2005. Popcorn litters the floor of a Batman Begins session. The murmuring of patrons gradually fades out into the lobby.
“Ready to go?”, dad shouts over Hans Zimmer’s thundering score.
I wasn’t. For the first time ever it had clicked in my head that cinema wasn’t just a form of entertainment, it was it’s own world. People dedicated their lives to these visions. It felt like a language I always knew existed but finally understood.
These “epiphanies” – described as “remembered moments perceived to have significantly impacted the trajectory of a person’s life” (Bochner & Ellis 1992), are essential to auto-ethnographic research. In the simplest terms when these autobiographical details of one’s life are compared to ethnographical information of a similar or opposing cultural context, the resulting research “illustrate facets of cultural experience” by familiarising both “insiders and outsiders” (Ellis et all 2011) with cultural characteristics. Overall providing an account of social science borne out of the researcher’s results.
For me, film is inextricably connected to auto-ethnographic methodology. Filmmakers re-contextualise their personal and cultural contexts, to provide the audience with a intimate glimpse at their personal beliefs and values through the story and characters. Through doing this they are able to transcend cultural boundaries, while still presenting a uniquely personal product.
A prime example of this is Sofia Coppola’s 2003 film Lost in Translation.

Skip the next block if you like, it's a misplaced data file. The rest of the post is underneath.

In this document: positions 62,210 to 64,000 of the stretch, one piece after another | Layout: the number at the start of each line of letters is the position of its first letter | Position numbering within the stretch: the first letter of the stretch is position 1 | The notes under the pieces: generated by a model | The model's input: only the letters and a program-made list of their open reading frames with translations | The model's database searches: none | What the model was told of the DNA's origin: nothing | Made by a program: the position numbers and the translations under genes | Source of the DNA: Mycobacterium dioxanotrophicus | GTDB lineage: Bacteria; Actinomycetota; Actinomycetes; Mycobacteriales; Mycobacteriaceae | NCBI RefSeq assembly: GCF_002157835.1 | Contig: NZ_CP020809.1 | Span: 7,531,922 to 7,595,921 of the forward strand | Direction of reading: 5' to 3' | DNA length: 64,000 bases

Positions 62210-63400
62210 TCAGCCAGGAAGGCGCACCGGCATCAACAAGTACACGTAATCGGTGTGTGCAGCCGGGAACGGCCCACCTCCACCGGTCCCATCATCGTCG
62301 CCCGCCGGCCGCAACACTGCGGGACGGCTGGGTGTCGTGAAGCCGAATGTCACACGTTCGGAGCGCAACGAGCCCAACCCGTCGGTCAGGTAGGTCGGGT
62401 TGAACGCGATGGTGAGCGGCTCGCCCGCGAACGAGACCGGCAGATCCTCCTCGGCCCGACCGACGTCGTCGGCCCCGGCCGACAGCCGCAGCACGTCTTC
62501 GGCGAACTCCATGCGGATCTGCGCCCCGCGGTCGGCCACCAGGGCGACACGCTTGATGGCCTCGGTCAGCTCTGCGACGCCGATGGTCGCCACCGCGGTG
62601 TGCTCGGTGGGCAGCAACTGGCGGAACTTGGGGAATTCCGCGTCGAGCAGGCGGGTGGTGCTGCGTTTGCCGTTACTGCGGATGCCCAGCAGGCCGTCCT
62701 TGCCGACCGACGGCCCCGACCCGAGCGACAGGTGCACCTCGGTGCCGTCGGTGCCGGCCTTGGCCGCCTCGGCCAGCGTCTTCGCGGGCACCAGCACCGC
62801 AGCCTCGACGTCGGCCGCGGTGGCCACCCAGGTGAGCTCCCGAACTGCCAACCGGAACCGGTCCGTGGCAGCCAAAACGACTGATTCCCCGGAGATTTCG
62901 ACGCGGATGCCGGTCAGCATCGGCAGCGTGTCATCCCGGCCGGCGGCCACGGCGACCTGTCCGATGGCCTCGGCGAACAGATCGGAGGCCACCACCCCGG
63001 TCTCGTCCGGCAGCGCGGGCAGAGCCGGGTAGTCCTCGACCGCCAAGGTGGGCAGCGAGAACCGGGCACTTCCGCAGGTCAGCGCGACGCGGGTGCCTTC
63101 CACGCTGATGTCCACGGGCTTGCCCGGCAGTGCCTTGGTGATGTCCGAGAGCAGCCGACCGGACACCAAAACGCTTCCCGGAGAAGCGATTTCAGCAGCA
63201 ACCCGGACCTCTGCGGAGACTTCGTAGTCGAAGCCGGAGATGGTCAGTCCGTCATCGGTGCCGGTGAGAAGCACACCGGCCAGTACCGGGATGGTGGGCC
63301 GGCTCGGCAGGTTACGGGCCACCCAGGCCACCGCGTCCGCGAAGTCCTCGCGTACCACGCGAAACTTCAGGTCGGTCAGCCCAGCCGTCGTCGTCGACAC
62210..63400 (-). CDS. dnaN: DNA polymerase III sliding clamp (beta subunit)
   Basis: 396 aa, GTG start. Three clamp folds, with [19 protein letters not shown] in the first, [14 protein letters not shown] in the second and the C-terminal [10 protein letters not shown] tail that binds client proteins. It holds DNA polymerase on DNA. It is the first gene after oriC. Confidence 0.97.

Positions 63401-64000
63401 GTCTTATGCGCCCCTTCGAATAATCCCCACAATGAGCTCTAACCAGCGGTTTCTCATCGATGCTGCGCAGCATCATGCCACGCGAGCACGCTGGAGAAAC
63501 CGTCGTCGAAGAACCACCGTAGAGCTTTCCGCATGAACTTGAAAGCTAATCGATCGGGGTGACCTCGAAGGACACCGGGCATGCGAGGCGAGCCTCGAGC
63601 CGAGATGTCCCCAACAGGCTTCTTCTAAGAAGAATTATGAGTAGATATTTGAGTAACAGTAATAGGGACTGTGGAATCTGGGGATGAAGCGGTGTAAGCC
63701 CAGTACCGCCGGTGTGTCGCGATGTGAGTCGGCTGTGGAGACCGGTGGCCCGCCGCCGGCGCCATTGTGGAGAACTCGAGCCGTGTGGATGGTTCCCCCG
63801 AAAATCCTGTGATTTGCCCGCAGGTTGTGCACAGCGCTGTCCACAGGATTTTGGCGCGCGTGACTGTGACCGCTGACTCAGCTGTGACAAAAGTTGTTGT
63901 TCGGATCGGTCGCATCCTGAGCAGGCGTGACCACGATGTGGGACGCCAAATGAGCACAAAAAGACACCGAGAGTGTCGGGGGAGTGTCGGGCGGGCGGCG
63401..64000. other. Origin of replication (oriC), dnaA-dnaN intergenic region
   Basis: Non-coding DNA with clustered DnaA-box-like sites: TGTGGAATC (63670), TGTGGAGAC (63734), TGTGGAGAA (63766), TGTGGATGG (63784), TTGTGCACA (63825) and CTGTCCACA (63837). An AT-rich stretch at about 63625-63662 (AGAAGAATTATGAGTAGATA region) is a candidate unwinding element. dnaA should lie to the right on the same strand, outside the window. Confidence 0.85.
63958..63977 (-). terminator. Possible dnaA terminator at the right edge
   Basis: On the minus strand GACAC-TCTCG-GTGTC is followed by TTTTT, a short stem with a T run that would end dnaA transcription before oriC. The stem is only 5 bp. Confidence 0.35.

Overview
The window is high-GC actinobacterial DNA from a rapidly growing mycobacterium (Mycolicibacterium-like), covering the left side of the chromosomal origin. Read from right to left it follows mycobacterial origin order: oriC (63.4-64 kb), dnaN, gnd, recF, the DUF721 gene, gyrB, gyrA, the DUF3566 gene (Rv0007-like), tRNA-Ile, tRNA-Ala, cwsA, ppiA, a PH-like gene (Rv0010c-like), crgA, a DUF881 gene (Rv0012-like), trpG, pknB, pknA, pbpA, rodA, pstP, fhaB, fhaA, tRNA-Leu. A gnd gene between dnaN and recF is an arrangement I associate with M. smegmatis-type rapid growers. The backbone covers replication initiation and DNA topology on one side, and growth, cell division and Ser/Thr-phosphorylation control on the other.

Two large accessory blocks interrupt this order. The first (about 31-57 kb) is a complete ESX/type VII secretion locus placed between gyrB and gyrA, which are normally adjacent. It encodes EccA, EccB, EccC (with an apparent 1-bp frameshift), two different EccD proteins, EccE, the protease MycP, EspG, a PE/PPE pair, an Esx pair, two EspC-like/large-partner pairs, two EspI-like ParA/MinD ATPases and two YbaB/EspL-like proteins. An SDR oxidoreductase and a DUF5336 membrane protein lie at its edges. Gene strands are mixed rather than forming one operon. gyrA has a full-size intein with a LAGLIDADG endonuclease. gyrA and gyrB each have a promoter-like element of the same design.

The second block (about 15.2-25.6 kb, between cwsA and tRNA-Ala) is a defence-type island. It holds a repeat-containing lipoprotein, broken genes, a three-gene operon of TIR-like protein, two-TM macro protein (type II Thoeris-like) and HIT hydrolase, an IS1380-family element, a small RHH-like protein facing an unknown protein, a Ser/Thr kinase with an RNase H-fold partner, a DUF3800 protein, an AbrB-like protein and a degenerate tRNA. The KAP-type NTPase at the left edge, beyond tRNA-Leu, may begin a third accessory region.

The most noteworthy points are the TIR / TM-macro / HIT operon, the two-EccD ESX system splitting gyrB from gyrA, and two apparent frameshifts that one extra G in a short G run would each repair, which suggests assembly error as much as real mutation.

Though the film explores the alienation and subsequent familiarisation of Japanese society through the central characters of Bob (Bill Murray) and Charlotte (Scarlett Johansson), the film is ultimately a manifestation of Coppola’s own personal feelings of being lost during her twenties. In technical terms, the ethnographer injecting autobiographical information into the research to give it a personal resonance.
Autobiography: Bob is confronted with an image of himself on a billboard, surrounded by the alien streets of Tokyo. Represents Coppola’s western context in eastern. Metaphorically representing the potential for one context to meet another, or potential for an individual to become a part of a culture.
Ethnography: Charlotte physically explores “traditional” Japan. Reference to Coppola’s attempts to connect with the culture, ultimately existing as a passive participant who quite literally observes it from afar. Represents the “process” of researchers during their investigations.
Auto-ethnography (Product): Bob and Charlotte, though never quite connecting with Tokyo, ultimately appreciate the culture that surrounds them and ultimately their place within it. Coppola coming to peace with being the outsider.
I believe this demonstrates auto-ethnography methodology in it’s purest and most literal form; as “both process and product” (Ellis et al 2011), but largely one of observation. Auto-ethnography is engaging with one’s own familiarities and then contrasting and comparing it to the unfamiliar to give your initial contextual framework greater definition, while having grown appreciation for the “other”.
DIGC330 has already provided this shift for me, through the screenings of Gojira (1954) and Akira (1988). While previously I felt my knowledge of film was comprehensive, these films have totally shattered my understanding of the medium. They have demonstrated that there is more to the genre then Hollywood, and by extension more than the culturally-exclusive framework I had been approaching film through.
I feel like that nine-year-old kid all over again, discovering film for the first time, my entire language being challenged. Yet this is the ideal birthing ground for auto-ethnographic research.
- Ellis, C., Adams, T.E., and Bochner, A.P. 2011 ‘Autoethnography: An Overview‘, Forum: Qualitative Social Research, 12:1, viewed 10th August 2017, http://www.qualitative-research.net/index.php/fqs/article/view/1589/3095
- Lost in Translation 2003, motion picture, Focus Features, directed by Sofia Coppola.